Alan de Lima Pereira, a medical doctor, has worked with MSF in the state of Chhattisgarh in India, Abder Rafi in Ethiopia and Leer in South Sudan. He shares his experiences of these places.
When I first heard about Doctors Without Borders / Médecins Sans Frontières (MSF) as a 14 year old, little did I know how it would affect my life and work and provide me with experiences that continue to shape me today. As a happy-go-lucky Goan teenager, I heard a story about a couple of foreign doctors who were then relaxing in Goa after volunteering for MSF during the earthquake in Gujarat in 2001. They spoke about some of the places they had worked previously in corners of the world that I didn’t even know existed, through wars, famines and epidemics.
I’ll admit that every time I replayed that story in my mind, my young imagination might have added new dimensions until it reached its present form: stuff of legend! Little did I know then that life’s road would lead me to graduating as a medical doctor and somewhere further down that same road when faced with the proverbial fork, it was MSF that came-a-calling.
To some extent I have been living that same legend that I played out in my head umpteen times, and yes, it has been an incredible journey thus far….
It seems like a simple truth of life: absolutely everybody deserves the right to health. Yet, so much of the world is still eons away from achieving this and places where MSF work has been an uncomfortable and constant reminder of this gross inequity that we need to do our bit to fight.
I started working for MSF in Bastar region of Chhattisgarh in 2009 where so many of our country’s men, women and children are caught in the power struggle between Maoist (Naxals) and government forces. Due to the dense forests there and the ongoing security situation, access to healthcare is a real problem and we ran mobile health clinics, sometimes walking for 2-3 hours each day with essential drugs and vaccines to designated clinic sites. It helped open my eyes to health issues not too far away from home and at the same time, increased my interest in learning about health crisis situations all over the world.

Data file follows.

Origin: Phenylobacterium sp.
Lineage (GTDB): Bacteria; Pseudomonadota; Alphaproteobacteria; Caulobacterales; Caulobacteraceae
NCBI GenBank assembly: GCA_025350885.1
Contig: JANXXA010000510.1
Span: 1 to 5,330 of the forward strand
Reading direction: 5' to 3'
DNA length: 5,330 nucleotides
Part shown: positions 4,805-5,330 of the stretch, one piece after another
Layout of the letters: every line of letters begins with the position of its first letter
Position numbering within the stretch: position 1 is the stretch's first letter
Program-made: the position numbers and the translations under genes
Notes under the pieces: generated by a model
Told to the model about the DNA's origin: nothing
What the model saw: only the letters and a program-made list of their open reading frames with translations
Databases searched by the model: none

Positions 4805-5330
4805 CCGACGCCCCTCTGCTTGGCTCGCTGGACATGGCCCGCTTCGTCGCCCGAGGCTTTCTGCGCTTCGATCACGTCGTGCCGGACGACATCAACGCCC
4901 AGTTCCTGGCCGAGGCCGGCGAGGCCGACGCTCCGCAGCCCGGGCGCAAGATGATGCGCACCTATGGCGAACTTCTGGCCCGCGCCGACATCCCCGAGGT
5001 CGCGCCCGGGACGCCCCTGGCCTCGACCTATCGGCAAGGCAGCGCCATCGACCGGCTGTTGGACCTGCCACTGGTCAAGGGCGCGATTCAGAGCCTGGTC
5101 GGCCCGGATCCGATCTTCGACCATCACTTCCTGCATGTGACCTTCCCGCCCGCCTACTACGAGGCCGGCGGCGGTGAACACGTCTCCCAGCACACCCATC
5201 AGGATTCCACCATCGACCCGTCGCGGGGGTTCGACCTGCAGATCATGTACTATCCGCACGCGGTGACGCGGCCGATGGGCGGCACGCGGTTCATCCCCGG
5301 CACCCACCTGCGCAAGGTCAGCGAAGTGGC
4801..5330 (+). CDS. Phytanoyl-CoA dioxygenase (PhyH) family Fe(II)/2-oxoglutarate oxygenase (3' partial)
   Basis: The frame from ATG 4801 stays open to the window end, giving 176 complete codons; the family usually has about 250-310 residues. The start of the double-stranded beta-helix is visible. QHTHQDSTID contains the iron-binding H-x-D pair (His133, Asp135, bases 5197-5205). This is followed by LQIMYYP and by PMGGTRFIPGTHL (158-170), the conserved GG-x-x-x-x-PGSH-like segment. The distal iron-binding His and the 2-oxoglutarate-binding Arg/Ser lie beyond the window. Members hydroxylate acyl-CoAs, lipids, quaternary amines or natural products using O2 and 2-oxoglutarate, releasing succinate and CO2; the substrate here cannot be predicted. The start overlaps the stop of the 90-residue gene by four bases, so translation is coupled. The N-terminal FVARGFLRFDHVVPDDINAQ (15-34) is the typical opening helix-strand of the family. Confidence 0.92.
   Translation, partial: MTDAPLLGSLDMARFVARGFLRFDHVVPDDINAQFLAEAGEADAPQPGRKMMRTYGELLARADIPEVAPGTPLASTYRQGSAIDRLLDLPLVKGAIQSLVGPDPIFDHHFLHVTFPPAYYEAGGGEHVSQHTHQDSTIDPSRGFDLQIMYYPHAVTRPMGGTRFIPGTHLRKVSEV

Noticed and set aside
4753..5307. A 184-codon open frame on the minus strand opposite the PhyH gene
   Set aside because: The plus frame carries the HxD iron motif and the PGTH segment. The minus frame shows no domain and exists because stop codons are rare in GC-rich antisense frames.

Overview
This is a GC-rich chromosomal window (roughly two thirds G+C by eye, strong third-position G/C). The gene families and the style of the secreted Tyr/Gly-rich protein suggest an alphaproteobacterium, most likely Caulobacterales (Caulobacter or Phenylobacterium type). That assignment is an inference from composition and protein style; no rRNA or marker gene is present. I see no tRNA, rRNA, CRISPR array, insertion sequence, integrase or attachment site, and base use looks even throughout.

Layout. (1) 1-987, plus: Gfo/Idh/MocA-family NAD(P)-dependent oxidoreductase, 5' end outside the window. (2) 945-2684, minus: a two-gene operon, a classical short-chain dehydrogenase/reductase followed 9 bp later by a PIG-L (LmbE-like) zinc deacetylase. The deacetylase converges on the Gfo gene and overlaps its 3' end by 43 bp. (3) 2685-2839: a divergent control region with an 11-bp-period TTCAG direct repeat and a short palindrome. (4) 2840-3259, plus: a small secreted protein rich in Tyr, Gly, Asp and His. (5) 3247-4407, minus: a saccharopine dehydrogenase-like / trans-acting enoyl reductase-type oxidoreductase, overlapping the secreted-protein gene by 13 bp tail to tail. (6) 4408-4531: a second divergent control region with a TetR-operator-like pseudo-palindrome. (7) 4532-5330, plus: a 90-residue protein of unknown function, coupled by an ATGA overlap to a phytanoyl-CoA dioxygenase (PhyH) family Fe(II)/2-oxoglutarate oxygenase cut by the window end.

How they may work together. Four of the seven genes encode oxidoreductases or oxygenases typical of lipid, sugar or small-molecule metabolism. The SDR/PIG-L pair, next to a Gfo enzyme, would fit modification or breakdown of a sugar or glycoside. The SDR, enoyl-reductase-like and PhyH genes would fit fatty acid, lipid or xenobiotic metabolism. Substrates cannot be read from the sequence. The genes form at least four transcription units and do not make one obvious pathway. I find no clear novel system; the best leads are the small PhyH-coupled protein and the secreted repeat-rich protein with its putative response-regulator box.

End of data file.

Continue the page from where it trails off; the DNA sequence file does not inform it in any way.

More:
So in July of 2011, when the opportunity to work in Ethiopia presented itself, I had my backpack packed again and was on the plane to Addis Ababa. I was sent to the north-west of the country to work on a project dealing with visceral leishmaniasis or kala azar (Hindi word for black fever). The patients were young migrant workers who came from the highlands of Ethiopia to work on the farms, got bitten by the sandfly, and contracted kala azar, a disease said to be >90% fatal if left untreated. HIV compounded the problem and made treatment very challenging.
A few months after I got there, the famine in Somalia drove thousands of Somali refugees to seek shelter and food across the border in Ethiopia. UNICEF estimated that there was one child dying every 6 minutes as a consequence of hunger during the peak of the crisis. We worked in what was at the time the newest refugee camp in the world (Hiloweyn) and from where I could see Somalia.
Reaching far-off places
In 2012, it was time to move to the newest country in the world, South Sudan, which gained independence in June 2011. I was working as the HIV-TB doctor in Leer (where MSF has been working for 23 years and counting), a non-descript village in the middle of wetland. There are no roads to Leer for most of the year and the only way to get here is a few days walking or by small NGO aeroplanes. With the rains, even small planes couldn’t land and we were dependent on old Russian chopper. And yet, since it was the only health service in the state, our 300 bed hospital was not enough to cater to the needs of the Nuer tribe that lived in the region.
I have been fortunate to see some of the most breathtaking places through travels with MSF; Chitrakote waterfalls in Chhattisgarh, the deserts of Somali region, the highlands of Ethiopia with its hidden treasures like the historic town of Lalibela, life on the Nile in Sudan, varying cultures and the most beautiful people. Schistosomiasis, brucellosis, leishmaniasis and a multitude of worms and parasites in addition to your regular disease fare will keep the medically inclined on their toes. Getting to these places meant we had to use varied transport options; from walking to bicycles, land cruisers to tractors and small Cessna planes to helicopters. Let’s hope that when I write about my next mission, I will be able to add a nice wooden dinghy in the Amazon to the list above!